University Of Pittsburgh Studies May Enhance Understanding Of Certain Sports-Related Injuries And Performance
INDIANAPOLIS, June 3, 2004 Studies conducted at the University of Pittsburgh's Neuromuscular Research Laboratory (NMRL) may provide better understanding of the prevention and treatment of certain sports-related injuries and athletic performance. Pitt researchers are presenting findings of several studies this week at the American College of Sports Medicine 51st Annual Meeting in Indianapolis.
Following are summaries of three NMRL team presentations, involving shoulder injuries in throwing athletes, hip strength in golfers and ACL injury prevention.
Throwing Athletes Shoulders Differ From Non-Throwers Shoulders
New University of Pittsburgh research showing that throwing athletes have certain differences in shoulder blade position and orientation compared to non-throwing athletes may help doctors better understand and manage shoulder injuries in throwing athletes.
While examining injuries associated with the throwing motion in throwing athletes, athletic trainers and doctors routinely evaluate the position, orientation and three-dimensional movement of the shoulder blade or scapula. The scapula acts as the stable base of support between the arm and trunk while still allowing for the high degree of movement needed from the upper extremity during the throwing motion. However, minimal research has been done to quantify scapular position and orientation in throwing athletes compared to non-throwing athletes.
A study done at Pitts Neuromuscular Research Laboratory has shown that experienced throwing athletes do indeed have certain scapular position and orientation differences compared to non-throwers, suggesting that throwers develop chronic adaptation for more efficient performance of the throwing motion.
The findings may provide clinicians with a better understanding of types of adaptations that may be observed in normal, healthy throwing athletes and thus potentially lead to more effective injury prevention and treatment.
A two-year grant from NFL Charities provided support for the study, which enrolled 21 healthy, uninjured throwing male athletes to compare to a control group of 21 healthy, uninjured male non-throwers. All study subjects performed specific related motion tasks while sophisticated biomechanical and neuromuscular assessment tools monitored certain scapular positioning, orientation and movement during the assigned tasks.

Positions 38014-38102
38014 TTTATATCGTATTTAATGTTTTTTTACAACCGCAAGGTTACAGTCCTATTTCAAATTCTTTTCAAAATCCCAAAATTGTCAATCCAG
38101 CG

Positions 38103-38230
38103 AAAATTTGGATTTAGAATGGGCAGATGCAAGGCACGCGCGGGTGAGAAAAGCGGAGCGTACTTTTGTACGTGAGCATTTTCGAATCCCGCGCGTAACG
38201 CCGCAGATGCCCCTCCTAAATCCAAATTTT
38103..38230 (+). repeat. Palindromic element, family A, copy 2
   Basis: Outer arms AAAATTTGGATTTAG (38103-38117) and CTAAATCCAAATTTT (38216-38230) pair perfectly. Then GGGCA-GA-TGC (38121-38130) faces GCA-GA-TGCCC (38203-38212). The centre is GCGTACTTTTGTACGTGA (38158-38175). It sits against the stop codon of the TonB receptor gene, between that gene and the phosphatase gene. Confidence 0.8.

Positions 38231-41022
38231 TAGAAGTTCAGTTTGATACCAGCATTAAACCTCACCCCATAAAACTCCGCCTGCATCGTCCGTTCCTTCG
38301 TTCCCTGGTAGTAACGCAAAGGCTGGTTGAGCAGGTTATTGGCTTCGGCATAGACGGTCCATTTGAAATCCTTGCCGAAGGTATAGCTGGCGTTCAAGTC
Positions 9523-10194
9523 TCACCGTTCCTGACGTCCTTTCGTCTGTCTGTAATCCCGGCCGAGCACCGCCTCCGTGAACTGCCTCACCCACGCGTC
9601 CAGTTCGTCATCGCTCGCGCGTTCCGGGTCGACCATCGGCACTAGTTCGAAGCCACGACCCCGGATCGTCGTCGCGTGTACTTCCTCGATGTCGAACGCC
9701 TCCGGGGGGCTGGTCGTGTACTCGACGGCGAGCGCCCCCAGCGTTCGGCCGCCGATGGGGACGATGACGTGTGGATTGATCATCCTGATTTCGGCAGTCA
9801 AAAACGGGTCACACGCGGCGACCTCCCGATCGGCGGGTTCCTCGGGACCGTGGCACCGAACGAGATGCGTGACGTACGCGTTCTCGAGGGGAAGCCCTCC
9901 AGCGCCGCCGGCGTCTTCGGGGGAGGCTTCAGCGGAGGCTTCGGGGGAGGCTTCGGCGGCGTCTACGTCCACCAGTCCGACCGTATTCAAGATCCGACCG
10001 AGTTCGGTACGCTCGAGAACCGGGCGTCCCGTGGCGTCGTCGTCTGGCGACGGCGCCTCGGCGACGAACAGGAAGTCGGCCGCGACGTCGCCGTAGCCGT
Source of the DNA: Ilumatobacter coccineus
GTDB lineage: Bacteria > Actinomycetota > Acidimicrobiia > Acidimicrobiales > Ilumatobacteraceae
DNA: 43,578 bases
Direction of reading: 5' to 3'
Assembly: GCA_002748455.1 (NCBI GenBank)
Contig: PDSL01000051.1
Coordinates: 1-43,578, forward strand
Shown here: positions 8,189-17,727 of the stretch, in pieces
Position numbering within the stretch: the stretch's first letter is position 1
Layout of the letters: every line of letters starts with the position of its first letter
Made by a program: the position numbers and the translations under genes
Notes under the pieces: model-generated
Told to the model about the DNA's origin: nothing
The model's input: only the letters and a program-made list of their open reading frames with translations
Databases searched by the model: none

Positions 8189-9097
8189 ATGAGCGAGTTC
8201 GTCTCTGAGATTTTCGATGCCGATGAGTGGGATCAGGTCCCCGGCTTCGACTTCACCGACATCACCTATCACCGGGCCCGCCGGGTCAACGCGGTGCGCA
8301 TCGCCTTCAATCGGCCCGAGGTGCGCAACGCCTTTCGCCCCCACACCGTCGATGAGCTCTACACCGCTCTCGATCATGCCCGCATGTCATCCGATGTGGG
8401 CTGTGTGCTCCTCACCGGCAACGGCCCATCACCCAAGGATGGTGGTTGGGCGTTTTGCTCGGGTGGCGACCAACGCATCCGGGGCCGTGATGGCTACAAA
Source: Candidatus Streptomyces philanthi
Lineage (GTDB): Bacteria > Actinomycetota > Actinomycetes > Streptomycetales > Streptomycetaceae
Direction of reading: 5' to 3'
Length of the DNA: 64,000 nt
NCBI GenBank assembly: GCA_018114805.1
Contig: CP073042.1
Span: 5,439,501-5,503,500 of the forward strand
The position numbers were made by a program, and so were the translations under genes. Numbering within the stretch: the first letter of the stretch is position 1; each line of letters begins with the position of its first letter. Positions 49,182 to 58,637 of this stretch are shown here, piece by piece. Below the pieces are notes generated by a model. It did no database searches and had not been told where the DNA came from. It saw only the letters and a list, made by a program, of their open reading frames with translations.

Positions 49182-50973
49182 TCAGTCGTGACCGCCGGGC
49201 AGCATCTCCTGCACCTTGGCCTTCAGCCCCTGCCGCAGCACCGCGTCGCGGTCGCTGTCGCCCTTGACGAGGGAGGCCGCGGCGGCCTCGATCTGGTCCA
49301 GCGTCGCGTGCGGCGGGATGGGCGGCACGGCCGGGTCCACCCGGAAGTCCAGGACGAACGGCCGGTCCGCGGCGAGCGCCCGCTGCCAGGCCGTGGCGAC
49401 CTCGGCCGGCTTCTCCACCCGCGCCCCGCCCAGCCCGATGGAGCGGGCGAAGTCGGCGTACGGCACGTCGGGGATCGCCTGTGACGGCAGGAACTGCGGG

People With Stronger Hip Muscles May Make Better Golfers
Golfers who demonstrated stronger hip muscles also reported having better golf performances compared to golfers who showed weaker hip muscles in a study at the University of Pittsburgh's Neuromuscular Research Laboratory.
To determine if there is any difference in hip strength among golfers with different proficiency levels, the relationship between hip strength and golf handicap, and between hip strength and self-reported driving distance, researchers enrolled 82 golfers and divided them into three groups based on their proficiency levels according to self-reported driving distance and handicap. Using laboratory neuromuscular strength assessment tools, researchers studied each participants isometric hip abduction and adduction strength in side-lying with the hip joint in neutral position for both legs.
Left hip abduction strength was significantly higher in the better golfers groups, and in the best golfers group, all hip movements tended to be stronger. The results of this study demonstrate the importance of hip musculature for stability of the trunk and the balancing forces transferred between lower body and upper body extremities during the golf swing. This may be related to overall golf performance.
Unplanned Reactive Jumps Should be Included in ACL Injury Research
Injuries to the ACL (anterior cruciate ligament), the main stabilizing ligament in the knee, are common among athletes, up to eight times more common in female athletes. Research into the risk factors of non-contact ACL injury prevention often calls for study participants to perform planned vertical stop-jump tasks.
However, investigators at the University of Pittsburgh's Neuromuscular Research Laboratory say that ACL injury prevention research protocols should include unplanned reactive jumping tasks to better simulate actual athletic competition.
In the Pitt study, 26 male and female basketball players performed both pre-planned stop-jump tasks and unplanned stop-jump tasks upon reaction to sudden visual cues during the jump, which represents more actual athletic competition. During the reactionary jumps, the players demonstrated a decreased knee flexion angle with a greater deceleration component compared to when they performed pre-planned stop-jump tasks.
The findings suggest that reactive jumping tasks should be included when researchers are trying to determine the at-risk movement patterns for non-contact ACL injuries. A grant from the Jewish Healthcare Foundation provided support for the study.
To learn more about these and other research projects at Pitts NMRL, please access www.pitt.edu/~neurolab/. The facility is housed within the University of Pittsburgh Medical Centers (UPMC) Sports Performance Complex, in the Center for Sports Medicine. NMRL faculty include those from the sports medicine program at Pitts School of Health and Rehabilitation Sciences and the orthopaedic surgery department at Pitts School of Medicine.